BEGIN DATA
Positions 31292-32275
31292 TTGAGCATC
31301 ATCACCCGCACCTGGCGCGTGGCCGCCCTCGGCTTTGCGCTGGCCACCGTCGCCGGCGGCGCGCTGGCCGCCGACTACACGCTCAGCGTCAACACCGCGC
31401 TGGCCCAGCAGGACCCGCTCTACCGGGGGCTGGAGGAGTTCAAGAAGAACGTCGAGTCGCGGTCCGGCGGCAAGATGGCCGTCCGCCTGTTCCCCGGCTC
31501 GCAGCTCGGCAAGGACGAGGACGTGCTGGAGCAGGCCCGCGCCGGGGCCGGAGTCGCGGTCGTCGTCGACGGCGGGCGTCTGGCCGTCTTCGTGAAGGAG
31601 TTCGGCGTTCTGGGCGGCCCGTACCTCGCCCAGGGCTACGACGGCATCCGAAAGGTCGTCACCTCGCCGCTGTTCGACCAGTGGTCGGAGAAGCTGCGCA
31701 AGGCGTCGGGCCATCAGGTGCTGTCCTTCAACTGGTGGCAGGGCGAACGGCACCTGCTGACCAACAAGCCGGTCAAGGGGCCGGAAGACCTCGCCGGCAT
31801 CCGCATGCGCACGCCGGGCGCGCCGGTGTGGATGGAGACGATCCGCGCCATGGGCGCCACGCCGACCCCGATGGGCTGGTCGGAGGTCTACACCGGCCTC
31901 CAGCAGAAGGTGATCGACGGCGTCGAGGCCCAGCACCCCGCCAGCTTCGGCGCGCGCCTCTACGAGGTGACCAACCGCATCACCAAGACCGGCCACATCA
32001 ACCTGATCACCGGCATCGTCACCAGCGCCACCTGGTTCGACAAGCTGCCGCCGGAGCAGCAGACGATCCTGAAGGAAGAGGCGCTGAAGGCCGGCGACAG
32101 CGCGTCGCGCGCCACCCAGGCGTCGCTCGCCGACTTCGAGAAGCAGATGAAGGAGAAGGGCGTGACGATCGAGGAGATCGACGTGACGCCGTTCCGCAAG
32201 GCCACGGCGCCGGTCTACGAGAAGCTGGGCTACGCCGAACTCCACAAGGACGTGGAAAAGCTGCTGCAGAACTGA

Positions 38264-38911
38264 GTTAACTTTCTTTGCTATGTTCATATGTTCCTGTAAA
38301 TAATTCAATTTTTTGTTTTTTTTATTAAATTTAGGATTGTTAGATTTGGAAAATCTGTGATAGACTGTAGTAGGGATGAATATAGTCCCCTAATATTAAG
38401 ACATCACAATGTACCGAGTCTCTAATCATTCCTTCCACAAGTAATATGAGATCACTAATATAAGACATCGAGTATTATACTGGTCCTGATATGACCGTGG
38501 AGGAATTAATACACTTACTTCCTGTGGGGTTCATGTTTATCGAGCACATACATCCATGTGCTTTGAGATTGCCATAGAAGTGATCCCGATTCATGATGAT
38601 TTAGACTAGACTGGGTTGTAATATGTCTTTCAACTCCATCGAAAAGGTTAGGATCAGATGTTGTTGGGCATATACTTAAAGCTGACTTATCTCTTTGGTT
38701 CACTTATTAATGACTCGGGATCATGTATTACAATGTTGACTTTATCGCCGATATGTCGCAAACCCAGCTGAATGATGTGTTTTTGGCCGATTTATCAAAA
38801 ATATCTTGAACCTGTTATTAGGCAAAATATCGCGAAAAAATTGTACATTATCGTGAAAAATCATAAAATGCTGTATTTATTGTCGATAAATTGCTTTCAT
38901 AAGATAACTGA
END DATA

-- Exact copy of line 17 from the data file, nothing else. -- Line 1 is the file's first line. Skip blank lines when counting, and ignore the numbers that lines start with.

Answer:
38501 AGGAATTAATACACTTACTTCCTGTGGGGTTCATGTTTATCGAGCACATACATCCATGTGCTTTGAGATTGCCATAGAAGTGATCCCGATTCATGATGAT